In the summer of 2019, Tower Defense were putting the finishing touches on a song called “No Place at Home,” the final tune for their long-gestating second LP, In the City. Based on a dream that lyricist Mike Shepherd had, it describes a tornado touching down in East Nashville’s 5 Points area while locals run for cover. Nine months later, in the early hours of March 3rd, that’s exactly what happened.
This wasn’t precience by any stretch: It was the third line of tornados to toss East Nashville in less than a century, and for a band of Nashville natives, the natural disasters wrought by global warming–from tornadic winds to relentless rains to flash flooding–are nothing new.
In the City is rife with rising waters and angry seas from the very beginning. On album opener “Manifest Destiny,” bassist Sarah Shepherd sings about setting sail on an inland sea, in search of a new beginning, only to be dashed against the rocks of the Smoky Mountains. On “Under the Sea,” Sarah’s husband Mike paints a stark picture of two opposing partisans, trapped in a diving bell deep underwater, with nothing but an unending, increasingly maddening news narrative to break the awkward silence. Title track “In the City” is the story of a recent arrival in Nashville seeking shelter in the unfamiliar environs of Lower Broadway as the Cumberland River surges past its banks, scored by the loping, chiming guitar of Currey May.
As it did on 2016’s Stay Inside EP, Nashville looms large on In the City, in ways both abstract and personal. On “Theme from Renewal,” Nashville stands in for any rapidly-gentrifying locality, as civic leaders prioritize new development that displaces locals to make way for newcomers. The Nashville of “Schools” is a personal one, wherein life-long rock and roll hobbyists find themselves reckoning with a scene that’s leaving them behind. That sense of isolation also plays into “Richard Nixon’s Safe Room,” “Room Service,” and “Consequences,” surreal narratives of solitude, imprisonment, and escape, punctuated by the athletic-but-precise drumming of Jereme Frey.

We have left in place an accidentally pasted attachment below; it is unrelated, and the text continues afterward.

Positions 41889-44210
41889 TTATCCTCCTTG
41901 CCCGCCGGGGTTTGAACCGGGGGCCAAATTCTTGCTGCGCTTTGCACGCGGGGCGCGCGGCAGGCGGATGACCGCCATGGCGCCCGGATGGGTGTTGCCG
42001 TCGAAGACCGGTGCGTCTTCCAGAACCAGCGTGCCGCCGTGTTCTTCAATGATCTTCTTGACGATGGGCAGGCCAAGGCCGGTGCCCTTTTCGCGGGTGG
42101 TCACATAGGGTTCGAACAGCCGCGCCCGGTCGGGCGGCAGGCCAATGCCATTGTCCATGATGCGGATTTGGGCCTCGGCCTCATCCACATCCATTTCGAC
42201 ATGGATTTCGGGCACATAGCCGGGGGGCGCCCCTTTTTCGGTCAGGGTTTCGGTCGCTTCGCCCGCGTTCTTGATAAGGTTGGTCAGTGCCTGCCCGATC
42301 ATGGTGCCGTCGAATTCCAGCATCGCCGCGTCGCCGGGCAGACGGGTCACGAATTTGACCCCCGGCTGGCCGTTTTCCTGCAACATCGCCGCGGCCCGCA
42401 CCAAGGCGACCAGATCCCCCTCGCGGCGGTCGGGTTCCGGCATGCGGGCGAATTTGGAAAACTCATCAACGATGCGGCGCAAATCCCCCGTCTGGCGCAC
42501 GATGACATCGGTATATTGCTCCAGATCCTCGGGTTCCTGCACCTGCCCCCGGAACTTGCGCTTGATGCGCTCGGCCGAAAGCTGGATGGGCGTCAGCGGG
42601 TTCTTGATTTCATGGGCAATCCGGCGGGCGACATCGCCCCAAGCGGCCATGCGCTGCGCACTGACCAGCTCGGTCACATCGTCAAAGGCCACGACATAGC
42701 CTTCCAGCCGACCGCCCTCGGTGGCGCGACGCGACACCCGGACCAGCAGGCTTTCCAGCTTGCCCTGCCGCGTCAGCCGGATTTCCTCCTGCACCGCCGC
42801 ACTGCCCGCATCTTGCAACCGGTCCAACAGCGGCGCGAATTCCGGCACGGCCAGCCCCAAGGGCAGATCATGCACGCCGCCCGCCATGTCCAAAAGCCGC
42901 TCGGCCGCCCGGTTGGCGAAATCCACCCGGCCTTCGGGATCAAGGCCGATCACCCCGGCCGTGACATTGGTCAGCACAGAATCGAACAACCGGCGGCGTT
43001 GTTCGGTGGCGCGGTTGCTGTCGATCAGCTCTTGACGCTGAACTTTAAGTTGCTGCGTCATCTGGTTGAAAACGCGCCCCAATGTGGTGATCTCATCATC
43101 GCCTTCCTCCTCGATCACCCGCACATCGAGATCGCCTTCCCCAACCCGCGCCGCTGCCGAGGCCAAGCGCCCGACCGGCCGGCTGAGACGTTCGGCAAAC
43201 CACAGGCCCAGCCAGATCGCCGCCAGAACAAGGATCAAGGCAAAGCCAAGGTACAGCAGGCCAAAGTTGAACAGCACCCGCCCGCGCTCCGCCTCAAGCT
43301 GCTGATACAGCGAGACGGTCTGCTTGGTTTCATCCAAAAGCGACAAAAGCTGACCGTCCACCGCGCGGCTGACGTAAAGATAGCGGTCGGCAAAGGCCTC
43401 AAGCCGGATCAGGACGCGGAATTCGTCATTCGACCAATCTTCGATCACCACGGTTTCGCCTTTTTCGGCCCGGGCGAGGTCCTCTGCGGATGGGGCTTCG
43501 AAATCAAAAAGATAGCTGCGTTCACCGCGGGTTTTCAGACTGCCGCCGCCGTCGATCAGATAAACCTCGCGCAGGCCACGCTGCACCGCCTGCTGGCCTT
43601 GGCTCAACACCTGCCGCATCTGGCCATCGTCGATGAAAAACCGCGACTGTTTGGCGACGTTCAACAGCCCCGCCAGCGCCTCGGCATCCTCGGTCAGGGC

Throughout, these songs are grounded by the rock-solid rhythm section of Frey and bassist Sarah Shepherd. Seven years into their collaboration, they effortlessly form the firm foundation for Currey May’s melodic, shimmering six-string and Mike Shepherd’s tenor bass as they alternate between contrapuntal interplay and intertwining to form some sort of 10-string monolith. As with Stay Inside, these sounds were captured by Grammy®-winning engineer Jeremy Ferguson at Battle Tapes studio, snugged away in the same Nashville neighborhood that the band members call home. Ferguson’s tireless work on the record buffed off the rough sonic edges of a two-bass band to reveal a shining cohesion, which the tasteful mastering of Brad Boatright polished to perfection. In the City is the sound of a band finding its footing in a changing world. But, at its heart, it’s music designed to play loud, with the windows open, 24 minutes at a time.